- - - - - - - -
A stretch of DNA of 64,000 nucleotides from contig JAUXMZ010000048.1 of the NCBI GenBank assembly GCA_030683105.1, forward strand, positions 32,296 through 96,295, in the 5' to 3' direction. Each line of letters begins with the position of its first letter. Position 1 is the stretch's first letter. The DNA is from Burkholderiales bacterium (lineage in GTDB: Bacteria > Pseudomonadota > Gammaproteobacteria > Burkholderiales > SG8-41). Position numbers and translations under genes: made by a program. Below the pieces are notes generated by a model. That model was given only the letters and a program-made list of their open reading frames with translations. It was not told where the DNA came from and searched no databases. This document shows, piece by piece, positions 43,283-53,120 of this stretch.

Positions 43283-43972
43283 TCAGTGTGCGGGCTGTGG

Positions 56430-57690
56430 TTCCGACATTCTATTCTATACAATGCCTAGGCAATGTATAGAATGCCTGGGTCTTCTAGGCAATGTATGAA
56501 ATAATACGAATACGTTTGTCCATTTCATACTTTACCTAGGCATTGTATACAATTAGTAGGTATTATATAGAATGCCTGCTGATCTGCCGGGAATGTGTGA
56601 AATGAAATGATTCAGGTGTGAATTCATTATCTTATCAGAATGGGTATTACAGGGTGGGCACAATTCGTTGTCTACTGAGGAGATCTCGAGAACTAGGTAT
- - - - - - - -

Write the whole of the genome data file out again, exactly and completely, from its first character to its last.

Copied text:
A stretch of DNA of 64,000 nucleotides from contig JAUXMZ010000048.1 of the NCBI GenBank assembly GCA_030683105.1, forward strand, positions 32,296 through 96,295, in the 5' to 3' direction. Each line of letters begins with the position of its first letter. Position 1 is the stretch's first letter. The DNA is from Burkholderiales bacterium (lineage in GTDB: Bacteria > Pseudomonadota > Gammaproteobacteria > Burkholderiales > SG8-41). Position numbers and translations under genes: made by a program. Below the pieces are notes generated by a model. That model was given only the letters and a program-made list of their open reading frames with translations. It was not told where the DNA came from and searched no databases. This document shows, piece by piece, positions 43,283-53,120 of this stretch.

Positions 43283-43972
43283 TCAGTGTGCGGGCTGTGG

Positions 56430-57690
56430 TTCCGACATTCTATTCTATACAATGCCTAGGCAATGTATAGAATGCCTGGGTCTTCTAGGCAATGTATGAA
56501 ATAATACGAATACGTTTGTCCATTTCATACTTTACCTAGGCATTGTATACAATTAGTAGGTATTATATAGAATGCCTGCTGATCTGCCGGGAATGTGTGA
56601 AATGAAATGATTCAGGTGTGAATTCATTATCTTATCAGAATGGGTATTACAGGGTGGGCACAATTCGTTGTCTACTGAGGAGATCTCGAGAACTAGGTAT